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NICE has recommended carfilzomib in combination with lenalidomide and dexamethasone (KRd) as a treatment for adult patients with multiple myeloma who have already had one previous therapy.
The National Institute for Health and Care Excellence (NICE) has recommended carfilzomib in combination with lenalidomide and dexamethasone (KRd) as a treatment for adult patients with multiple myeloma who have already had one previous therapy, which included bortezomib.
This recommendation was based on positive clinical trial data, which demonstrated that the triple therapy provided longer periods of remission and allowed for longer life in patients when compared with the current second line treatment—lenalidomide plus dexamethasone. To make the combination therapy available, the drug manufacturer, Amgen, and the National Health Service have come to a confidential financial agreement.
“The recommendation of our committee will be welcomed by people with multiple myeloma who have told us of the need of a new second line treatment option that gives longer periods of remission and improves survival,” said Meindert Boysen, deputy CEO and director of the Centre for Health Technology Evaluation at NICE, in a March 22, 2021 press release. “The clinical data shows that the benefits of this triple therapy continue after treatment has stopped. A positive decision has been made possible after the company and NHS England came to a commercial arrangement which allows carfilzomib to be used on the NHS with a confidential discount.”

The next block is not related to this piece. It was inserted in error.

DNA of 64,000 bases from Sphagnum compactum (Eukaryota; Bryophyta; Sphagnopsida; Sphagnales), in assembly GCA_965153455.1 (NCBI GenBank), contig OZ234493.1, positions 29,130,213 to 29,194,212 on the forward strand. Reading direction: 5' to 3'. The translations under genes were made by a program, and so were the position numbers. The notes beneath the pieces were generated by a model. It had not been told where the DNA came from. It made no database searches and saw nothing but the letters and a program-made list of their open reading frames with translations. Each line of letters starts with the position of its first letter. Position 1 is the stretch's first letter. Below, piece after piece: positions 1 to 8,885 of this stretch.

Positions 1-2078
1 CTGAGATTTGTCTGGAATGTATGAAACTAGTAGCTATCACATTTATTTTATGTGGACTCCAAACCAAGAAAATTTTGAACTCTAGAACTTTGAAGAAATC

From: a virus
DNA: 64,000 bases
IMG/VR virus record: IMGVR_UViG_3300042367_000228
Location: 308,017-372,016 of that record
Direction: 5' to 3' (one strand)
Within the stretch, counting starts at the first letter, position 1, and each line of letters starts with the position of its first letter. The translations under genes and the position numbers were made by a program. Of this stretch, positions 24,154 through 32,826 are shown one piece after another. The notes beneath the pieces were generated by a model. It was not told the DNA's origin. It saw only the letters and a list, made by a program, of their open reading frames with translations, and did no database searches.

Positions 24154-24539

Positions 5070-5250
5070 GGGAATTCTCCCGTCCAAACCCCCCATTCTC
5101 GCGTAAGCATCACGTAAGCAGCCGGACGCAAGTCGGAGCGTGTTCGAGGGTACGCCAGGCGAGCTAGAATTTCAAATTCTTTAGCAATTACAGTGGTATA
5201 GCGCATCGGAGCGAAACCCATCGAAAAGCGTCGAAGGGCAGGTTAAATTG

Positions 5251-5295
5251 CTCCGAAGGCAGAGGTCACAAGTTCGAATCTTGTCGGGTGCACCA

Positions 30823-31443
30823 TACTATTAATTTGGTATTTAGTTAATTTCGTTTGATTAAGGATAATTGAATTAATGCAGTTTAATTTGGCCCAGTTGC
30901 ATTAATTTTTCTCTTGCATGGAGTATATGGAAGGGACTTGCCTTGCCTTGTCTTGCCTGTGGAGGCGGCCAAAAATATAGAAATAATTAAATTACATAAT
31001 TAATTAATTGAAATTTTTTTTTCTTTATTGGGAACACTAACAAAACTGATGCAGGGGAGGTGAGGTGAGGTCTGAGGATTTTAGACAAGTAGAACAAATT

Tony Patrikios, executive medical director at Amgen UK and Ireland said, in a March 23, 2021 company release, “The relapsing-remitting nature of multiple myeloma can be psychologically very difficult for patients. Working collaboratively with our partners in the NHS and patient advocacy groups, there has been a strong tenacity to make this treatment combination cost effective and available to patients with multiple myeloma. We welcome this recommendation from NICE which provides another treatment option for patients whose disease has relapsed.”